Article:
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Alex M.O.R.P.H. - Not All Superheroes Wear Capes

Release Date
52 x50 VANDIT Records 30 September 2016
In an era when popular music consumption is characterized by singles and track-driven acquisition, Alex M.O.R.P.H. climbs out on a limb by releasing a meticulously crafted original studio album of 18 tracks created during nearly a year of artistic inspiration. The album title pays homage to the everyday heroes – seen and unseen, lauded and not, large and tiny – who surround us. The album is an ode to the people who comprise the cloth of modern-day society and it is upon them that each of us lean in some way or another, at one point or another, throughout our lives. Alex M.O.R.P.H.’s Not All Superheroes Wear Capes (VANDIT) album is out now.

This is a collection of original music that’s pure trance at its very best. M.O.R.P.H. flexes his cinematic muscle by weaving emotionally wrought soundscapes. These expansive, dramatic tunes are filled with soaring major keys and mournful minor chords. The album has spawned two “#1” Beatport charting hits: the title track, “Not All Superheroes Wear Capes,” and “We Are” with VANDIT boss Paul van Dyk. Downtempo ballads like “Coming Home” and “Don’t Talk Away The Magic” – the latter the main album single – prove that M.O.R.P.H. is adept at setting the mood even with halcyon songs filled with quiet longing.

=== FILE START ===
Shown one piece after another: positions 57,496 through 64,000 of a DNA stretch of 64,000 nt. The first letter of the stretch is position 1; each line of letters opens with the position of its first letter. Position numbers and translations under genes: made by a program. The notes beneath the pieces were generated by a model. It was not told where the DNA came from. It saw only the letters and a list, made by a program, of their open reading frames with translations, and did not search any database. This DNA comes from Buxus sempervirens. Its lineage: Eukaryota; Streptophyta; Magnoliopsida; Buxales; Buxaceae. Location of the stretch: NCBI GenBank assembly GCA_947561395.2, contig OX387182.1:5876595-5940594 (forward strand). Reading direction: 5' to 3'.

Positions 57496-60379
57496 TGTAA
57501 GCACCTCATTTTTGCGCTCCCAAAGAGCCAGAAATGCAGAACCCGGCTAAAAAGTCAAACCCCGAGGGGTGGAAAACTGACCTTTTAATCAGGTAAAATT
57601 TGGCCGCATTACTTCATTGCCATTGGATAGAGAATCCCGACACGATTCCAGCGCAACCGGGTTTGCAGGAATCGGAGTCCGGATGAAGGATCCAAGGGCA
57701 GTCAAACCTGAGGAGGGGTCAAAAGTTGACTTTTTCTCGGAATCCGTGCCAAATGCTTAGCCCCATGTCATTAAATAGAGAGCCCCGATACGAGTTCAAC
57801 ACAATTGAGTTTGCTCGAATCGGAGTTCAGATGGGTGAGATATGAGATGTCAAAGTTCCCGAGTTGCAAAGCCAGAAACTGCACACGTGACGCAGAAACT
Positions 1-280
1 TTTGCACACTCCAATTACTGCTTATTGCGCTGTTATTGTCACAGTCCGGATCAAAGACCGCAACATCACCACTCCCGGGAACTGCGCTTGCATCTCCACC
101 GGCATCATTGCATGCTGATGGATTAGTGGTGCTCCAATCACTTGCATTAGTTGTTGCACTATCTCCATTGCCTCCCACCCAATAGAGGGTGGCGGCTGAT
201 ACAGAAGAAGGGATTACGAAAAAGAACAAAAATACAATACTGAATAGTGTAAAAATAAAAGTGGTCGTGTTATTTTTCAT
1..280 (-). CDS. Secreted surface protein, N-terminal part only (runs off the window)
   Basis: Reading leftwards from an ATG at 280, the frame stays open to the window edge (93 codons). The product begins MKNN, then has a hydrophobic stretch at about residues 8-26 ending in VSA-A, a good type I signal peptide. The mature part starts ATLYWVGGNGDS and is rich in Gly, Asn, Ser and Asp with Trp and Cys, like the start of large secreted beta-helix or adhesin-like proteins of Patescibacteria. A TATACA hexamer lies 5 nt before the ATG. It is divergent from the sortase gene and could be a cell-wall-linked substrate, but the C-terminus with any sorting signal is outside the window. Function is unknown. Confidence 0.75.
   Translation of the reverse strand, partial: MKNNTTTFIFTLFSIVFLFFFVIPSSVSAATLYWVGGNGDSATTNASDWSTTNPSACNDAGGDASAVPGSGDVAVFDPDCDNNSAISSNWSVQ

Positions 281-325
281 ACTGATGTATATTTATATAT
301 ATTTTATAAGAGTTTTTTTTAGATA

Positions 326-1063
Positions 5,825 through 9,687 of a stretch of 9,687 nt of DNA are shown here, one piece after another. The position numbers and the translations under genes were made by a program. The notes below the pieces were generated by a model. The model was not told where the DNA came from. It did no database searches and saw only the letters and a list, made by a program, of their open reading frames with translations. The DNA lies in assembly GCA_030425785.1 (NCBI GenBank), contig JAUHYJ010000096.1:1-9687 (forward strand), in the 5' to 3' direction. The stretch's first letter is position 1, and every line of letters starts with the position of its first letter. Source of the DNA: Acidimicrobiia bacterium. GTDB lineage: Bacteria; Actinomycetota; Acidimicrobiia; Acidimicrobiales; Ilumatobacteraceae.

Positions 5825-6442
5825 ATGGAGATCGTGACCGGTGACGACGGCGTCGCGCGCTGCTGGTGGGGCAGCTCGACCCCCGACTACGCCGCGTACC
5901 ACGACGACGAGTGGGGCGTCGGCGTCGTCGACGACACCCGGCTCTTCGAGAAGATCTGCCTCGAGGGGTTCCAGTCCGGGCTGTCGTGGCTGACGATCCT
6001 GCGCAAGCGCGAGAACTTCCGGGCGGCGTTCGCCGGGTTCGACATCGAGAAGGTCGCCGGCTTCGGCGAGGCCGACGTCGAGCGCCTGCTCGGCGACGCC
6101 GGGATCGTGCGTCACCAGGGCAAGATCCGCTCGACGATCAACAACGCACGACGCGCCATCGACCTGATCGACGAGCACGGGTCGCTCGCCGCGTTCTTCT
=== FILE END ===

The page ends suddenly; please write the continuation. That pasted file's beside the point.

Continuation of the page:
The swooning orchestral strings on “Don’t Talk Away The Magic” featuring the falsetto of the lead singer from the Los Angeles-area band, Song And The Moon, cast an intangible spell that’s unbreakable. From the chaste innocence of “Awakening” to the suspense of “Eureka,” from the delicate tension of “Meeon” to the unbridled joy of “Astra,” there are no dull moments on this album. For listeners yearning for that signature VANDIT big-room, festival rockin’ vibe, there’s the energetic positivity of “Sacred Heart” and the sunset-in-Ibiza atmosphere of “Angelic.” Songs hold significance on this album with the instant-classic, “Always Be,” and the sugary, “Dreamcatcher.” The monstrous 4/4 of “Nitro” comes on like a boisterous, booming heart attack. Blaring synth horns on “R2D2” veer deep into progressive-house territory with an exotic, snarling attitude.